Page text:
LAHORE: A report prepared by a private educational institute has disclosed that outflow of Pakistani migrants to the United Arab Emirates (UAE) declined drastically from 33.8 per cent in 2019 to 9.6 per cent in 2021, which is contrary to the historical trends.

It further reveals that remittance inflows from the UAE and Saudi Arabia increased at a lower rate in 2020-2021 compared to 2019-2020. The report declares the latest statistics worrisome as the two countries are the largest recipients of migrants and senders of remittances to Pakistan.

State Bank of Pakistan acting governor Dr Murtaza Syed was the chief guest at the launch of the Pakistan Migration Report 2022 at the Lahore School of Economics (LSE), Barki Campus, on Thursday.

The report is second in the series published biennially by the Centre on Migration, Remittances and Diaspora (CIMRAD) LSE. Graduate Institute of Development Studies (GIDS) and CIMRAD Director Dr Rashid Amjad opened the proceedings of the launch.

According to the report, it is unlikely that the surge in remittances witnessed during 2020 and 2021 will sustain. While the shift in inflows from informal to formal channels and the new initiatives during Covid-19 period were able to increase the average monthly inflows to around USD 2,500 million, the impact of these factors has been diminishing and inflows are slowing down.

Deteriorating economic conditions and political environment discourage investment-oriented inflows, the report warns, adding that this aspect demands consideration given the over reliance on these inflows.

Migrant outflows to the United Arab Emirates (UAE) declined drastically from 33.8 per cent in 2019 to 9.6 per cent in 2021, which is contrary to the historical trends. Correspondingly, remittance inflows from UAE and Saudi Arabia increased at a lower rate in 2020-2021 compared to 2019-2020.

The report highlights the above observation as worrisome as the two countries are the largest recipients of migrants and senders of remittances to Pakistan. It also mentions that about half of Pakistani labour migrants continue to be low skilled or unskilled, while the planned demand for such workers is shrinking in Saudi Arabia and the UAE.

In terms of new migrant destinations, Pakistan has not made much progress. Malaysia that was considered as an emerging market showed a declining trend following the pandemic. Japan and China could be important destinations in the future but remain numerically insignificant as of 2021.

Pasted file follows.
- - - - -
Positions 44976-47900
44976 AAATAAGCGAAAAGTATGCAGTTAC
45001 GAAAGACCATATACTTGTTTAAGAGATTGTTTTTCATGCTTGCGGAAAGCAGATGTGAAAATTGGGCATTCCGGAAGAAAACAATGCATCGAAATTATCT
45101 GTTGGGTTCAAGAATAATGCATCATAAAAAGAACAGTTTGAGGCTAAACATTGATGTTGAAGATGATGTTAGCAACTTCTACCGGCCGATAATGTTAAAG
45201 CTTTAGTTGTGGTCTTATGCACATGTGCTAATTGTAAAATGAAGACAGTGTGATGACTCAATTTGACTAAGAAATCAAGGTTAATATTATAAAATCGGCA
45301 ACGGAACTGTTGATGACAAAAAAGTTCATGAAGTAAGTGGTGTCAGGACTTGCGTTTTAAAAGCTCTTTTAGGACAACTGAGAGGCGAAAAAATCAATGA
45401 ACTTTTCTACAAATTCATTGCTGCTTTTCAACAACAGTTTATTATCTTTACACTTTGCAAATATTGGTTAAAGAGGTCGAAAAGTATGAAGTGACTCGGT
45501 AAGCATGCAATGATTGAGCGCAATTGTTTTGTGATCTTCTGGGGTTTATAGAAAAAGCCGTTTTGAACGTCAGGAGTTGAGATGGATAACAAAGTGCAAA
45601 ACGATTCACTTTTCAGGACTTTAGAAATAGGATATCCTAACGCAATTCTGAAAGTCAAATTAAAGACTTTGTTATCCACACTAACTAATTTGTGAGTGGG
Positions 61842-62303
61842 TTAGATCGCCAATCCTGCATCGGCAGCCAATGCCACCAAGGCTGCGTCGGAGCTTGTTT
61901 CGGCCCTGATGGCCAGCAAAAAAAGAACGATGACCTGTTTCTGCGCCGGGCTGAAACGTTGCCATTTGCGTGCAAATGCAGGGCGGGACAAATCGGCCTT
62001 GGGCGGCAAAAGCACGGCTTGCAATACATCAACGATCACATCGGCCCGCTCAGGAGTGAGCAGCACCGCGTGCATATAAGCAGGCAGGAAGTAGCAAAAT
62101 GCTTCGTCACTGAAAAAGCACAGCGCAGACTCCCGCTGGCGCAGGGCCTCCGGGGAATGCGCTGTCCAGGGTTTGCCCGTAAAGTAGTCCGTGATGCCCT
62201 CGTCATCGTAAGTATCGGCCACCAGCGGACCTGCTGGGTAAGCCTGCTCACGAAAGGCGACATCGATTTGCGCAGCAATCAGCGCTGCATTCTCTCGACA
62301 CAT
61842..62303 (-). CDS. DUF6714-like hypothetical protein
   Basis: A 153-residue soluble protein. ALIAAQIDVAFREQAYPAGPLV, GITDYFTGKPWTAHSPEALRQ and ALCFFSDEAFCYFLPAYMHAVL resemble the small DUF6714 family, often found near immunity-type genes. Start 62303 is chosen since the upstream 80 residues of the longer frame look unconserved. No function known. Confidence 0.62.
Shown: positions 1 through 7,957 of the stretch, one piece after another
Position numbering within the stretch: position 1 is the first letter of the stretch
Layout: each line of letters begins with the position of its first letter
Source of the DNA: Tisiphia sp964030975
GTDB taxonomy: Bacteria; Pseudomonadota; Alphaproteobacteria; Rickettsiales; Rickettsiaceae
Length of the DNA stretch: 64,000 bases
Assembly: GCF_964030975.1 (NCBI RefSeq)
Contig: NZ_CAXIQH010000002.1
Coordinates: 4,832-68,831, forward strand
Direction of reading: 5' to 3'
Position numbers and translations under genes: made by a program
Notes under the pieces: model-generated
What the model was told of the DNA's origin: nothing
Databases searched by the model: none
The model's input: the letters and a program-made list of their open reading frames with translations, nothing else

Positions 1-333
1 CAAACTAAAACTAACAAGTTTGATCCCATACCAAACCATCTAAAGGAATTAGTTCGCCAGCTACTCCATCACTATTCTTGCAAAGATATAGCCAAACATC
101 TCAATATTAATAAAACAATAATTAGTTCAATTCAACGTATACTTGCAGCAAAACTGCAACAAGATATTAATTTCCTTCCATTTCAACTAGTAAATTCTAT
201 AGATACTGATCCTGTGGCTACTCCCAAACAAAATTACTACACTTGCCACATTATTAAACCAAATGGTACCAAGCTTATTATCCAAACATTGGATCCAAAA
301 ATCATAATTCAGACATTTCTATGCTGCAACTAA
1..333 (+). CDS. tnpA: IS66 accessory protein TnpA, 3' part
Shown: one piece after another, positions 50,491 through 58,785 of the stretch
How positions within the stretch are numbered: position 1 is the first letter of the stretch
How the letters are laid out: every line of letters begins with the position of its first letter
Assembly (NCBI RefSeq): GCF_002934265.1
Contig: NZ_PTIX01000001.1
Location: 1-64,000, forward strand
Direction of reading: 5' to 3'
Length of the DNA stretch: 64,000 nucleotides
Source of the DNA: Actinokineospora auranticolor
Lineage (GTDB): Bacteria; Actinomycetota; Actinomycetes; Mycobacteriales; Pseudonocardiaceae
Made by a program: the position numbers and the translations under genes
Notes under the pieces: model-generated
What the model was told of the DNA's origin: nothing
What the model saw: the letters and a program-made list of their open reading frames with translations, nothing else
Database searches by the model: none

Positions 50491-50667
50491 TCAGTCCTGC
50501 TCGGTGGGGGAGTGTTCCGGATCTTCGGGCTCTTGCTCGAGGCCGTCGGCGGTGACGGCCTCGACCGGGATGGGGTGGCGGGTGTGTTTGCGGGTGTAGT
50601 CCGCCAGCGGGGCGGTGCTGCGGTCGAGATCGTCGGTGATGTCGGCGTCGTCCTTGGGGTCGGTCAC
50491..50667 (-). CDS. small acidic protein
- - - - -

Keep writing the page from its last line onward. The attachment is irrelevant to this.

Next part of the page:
Dr Syed lauded the efforts of the LSE in producing the exclusive report on migration and remittances and emphasised on the critical role of remittances sent by overseas Pakistanis in sustaining the external account of Pakistan. Over the past 10 years, on average 91 per cent of the country’s merchandise trade deficit has been financed by remittances.

State Bank acting governor highlighted that monthly remittances received by Pakistan have consistently exceeded 2 billion US dollars from June 2020 onwards despite Covid-19 and ensuing lockdowns.

Dr Syed also identified three policy gaps including mismatch in the skillset of workers going abroad from Pakistan and the type of job openings abroad, need for improvement in financial literacy of population to enhance individuals’ trust in the formal financial system and increasing coordination and collaboration between the public and private sectors to identify and resolve bottlenecks.

Forman Christian College Rector Dr Jonathan S Addleton pointed out that over the years Pakistan’s migration dynamics have been dominated by recurring themes of low skill level of labour migrants and outflows concentrated in districts of Punjab and KP. Also in terms of destination countries, the Gulf has remained amongst the top host countries, consistently.

Dr Amjad emphasised on the need to focus on policies to address challenges of informal remittance inflows and illegal migration.

According to previous estimates around 57 per cent of remittance inflows are through the informal channels. He also highlighted data constraints and stressed the need for access to more detailed data for carrying out more rigorous analysis.

Other speakers GIDS and CIMRAD Coordinator Prof Dr Nasra Shah and Almazia Shahzad were also present.

Published in Dawn, July 1st, 2022

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